The so-called “Tobacco and Smoke-Free Campus Policy” would prohibit tobacco use on University System of Georgia property, which includes the campuses of UGA and 30 other public colleges and universities. The Board of Regents is the appointed body that sets policy for Georgia public colleges, the country’s fourth-largest university system.
The ban would apply not only to cigars, cigarettes and pipes. It would also bar the use of smokeless tobacco, clove cigarettes and hookahs. Even electronic cigarettes, which allow users to inhale a nicotine mist without actually lighting up, might get banned.
The tobacco ban would be total in other ways as well.
Tobacco use would be prohibited not only on property owned by the university system, but property it leases or rent.
Tobacco use would be prohibited in vehicles on the campus, and the ban would apply not only to students, faculty and staff, but to contractors, spectators at sporting events and to other campus visitors.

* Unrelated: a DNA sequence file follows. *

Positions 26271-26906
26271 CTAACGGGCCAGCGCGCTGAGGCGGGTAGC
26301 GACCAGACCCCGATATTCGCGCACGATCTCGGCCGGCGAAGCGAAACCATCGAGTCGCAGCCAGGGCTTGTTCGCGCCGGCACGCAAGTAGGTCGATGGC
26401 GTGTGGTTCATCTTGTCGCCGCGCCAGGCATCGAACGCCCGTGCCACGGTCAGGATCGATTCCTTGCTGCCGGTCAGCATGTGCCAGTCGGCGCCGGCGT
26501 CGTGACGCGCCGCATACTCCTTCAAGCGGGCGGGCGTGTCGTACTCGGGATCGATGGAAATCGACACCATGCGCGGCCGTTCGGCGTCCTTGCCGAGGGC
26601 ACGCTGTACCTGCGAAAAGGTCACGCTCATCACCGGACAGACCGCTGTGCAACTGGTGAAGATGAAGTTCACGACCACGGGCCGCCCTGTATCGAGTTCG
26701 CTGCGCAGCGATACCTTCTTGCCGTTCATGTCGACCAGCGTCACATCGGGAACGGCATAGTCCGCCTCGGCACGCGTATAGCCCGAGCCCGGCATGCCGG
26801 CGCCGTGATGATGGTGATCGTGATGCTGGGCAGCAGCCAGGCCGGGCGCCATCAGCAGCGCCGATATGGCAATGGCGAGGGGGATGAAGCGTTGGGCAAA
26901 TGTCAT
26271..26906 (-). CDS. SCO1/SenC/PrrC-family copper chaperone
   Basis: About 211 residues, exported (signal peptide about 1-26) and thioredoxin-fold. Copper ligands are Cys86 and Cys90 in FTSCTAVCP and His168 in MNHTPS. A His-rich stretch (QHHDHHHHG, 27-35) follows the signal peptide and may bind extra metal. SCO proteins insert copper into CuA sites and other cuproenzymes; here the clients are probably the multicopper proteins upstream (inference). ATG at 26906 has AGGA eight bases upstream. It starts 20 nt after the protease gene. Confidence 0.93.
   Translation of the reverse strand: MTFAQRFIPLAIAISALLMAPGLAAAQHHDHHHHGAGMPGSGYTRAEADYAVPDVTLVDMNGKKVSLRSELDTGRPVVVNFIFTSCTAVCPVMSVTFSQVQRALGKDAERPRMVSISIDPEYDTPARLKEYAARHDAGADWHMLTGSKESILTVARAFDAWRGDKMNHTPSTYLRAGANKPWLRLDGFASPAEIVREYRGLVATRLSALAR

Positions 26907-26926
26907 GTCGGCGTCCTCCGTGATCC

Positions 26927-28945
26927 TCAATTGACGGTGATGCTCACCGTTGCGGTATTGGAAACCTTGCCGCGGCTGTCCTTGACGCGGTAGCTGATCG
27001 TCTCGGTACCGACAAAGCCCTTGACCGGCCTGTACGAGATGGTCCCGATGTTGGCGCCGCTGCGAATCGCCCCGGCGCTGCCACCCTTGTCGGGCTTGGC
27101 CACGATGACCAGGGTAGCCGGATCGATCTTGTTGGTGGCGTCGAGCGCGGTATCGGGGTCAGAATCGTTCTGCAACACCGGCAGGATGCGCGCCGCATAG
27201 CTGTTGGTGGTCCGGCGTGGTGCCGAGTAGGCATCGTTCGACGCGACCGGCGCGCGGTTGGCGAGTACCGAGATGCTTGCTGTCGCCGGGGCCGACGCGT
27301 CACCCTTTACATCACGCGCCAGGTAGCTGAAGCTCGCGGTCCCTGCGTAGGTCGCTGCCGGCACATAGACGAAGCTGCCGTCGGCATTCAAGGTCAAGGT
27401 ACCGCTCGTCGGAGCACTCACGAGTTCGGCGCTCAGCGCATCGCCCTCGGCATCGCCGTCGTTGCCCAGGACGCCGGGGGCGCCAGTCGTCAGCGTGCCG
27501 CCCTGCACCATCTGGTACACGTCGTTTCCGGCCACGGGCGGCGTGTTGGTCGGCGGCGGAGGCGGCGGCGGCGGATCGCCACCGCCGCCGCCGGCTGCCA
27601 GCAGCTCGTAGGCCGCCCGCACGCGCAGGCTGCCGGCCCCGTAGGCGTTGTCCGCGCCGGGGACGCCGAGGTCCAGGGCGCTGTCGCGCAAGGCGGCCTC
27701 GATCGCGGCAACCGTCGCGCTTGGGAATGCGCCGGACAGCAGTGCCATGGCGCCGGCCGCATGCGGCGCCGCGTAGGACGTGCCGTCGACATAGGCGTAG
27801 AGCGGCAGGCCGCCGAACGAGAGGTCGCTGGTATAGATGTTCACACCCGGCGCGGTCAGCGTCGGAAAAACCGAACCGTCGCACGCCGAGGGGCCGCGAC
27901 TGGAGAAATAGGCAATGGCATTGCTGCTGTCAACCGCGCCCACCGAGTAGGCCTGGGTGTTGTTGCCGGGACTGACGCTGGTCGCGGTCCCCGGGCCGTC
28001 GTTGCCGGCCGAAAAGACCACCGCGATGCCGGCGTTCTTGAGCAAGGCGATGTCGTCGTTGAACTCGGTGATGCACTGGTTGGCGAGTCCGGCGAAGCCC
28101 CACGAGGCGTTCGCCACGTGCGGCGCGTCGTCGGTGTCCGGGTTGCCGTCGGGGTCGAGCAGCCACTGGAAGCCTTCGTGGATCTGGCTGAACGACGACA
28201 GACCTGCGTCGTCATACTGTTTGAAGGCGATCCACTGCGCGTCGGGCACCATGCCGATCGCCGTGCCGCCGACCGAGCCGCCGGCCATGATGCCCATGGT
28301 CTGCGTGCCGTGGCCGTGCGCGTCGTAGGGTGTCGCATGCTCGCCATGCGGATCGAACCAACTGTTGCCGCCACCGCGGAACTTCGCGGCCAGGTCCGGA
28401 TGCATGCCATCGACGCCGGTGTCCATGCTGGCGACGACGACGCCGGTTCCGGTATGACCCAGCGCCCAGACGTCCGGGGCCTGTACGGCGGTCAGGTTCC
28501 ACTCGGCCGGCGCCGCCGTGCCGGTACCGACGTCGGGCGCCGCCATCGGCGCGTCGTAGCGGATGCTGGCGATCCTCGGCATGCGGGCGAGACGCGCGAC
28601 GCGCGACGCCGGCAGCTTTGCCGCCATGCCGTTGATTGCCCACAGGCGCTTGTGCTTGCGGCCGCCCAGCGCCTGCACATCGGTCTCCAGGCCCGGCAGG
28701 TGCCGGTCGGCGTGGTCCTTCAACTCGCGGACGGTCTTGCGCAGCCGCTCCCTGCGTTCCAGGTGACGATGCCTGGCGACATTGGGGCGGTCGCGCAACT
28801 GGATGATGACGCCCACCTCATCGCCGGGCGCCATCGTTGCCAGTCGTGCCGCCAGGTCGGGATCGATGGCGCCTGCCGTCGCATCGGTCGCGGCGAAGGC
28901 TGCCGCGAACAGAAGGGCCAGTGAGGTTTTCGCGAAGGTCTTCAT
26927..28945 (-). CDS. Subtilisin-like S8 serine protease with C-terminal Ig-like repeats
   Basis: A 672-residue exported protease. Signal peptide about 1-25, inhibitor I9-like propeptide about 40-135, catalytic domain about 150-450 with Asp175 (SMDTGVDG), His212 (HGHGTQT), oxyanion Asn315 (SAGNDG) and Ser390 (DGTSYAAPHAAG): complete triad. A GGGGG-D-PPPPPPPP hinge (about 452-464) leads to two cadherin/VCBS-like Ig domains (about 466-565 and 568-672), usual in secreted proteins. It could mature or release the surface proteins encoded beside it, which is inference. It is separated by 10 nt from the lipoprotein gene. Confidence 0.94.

Other Athens area colleges and schools banned smoking years ago.
Gainesville State College (now the largest part of the University of North Georgia) outlawed lighting up in 2003, and when the college expanded to a satellite campus in Watkinsville, the ban followed.
Piedmont College prohibited smoking on campus in 2007.
A number of other area institutions have also enacted rules against lighting up on their grounds, including the Athens-Clarke County Library, area hospitals and the Clarke County School District, which adopted a rule years ago that banned not only tobacco use but possession of tobacco products on school grounds.
Athens Technical College adopted a smoking ban in 2009.
UGA administrators tightened up smoking rules in 2011, but stopped short of a total ban. A rule promulgated that year barred lighting up within 35 feet of a building entrance.
Smoking is prohibited in public buildings by state law, and is banned in Sanford Stadium and other UGA athletic facilities under UGA Athletic Association policy.
Tobacco use is the leading cause of avoidable death in the United States, causing more deaths annually than HIV, illegal drug use, alcohol use, motor vehicle injuries and firearm-related incidents combined, according to the federal Centers for Disease Control and Prevention.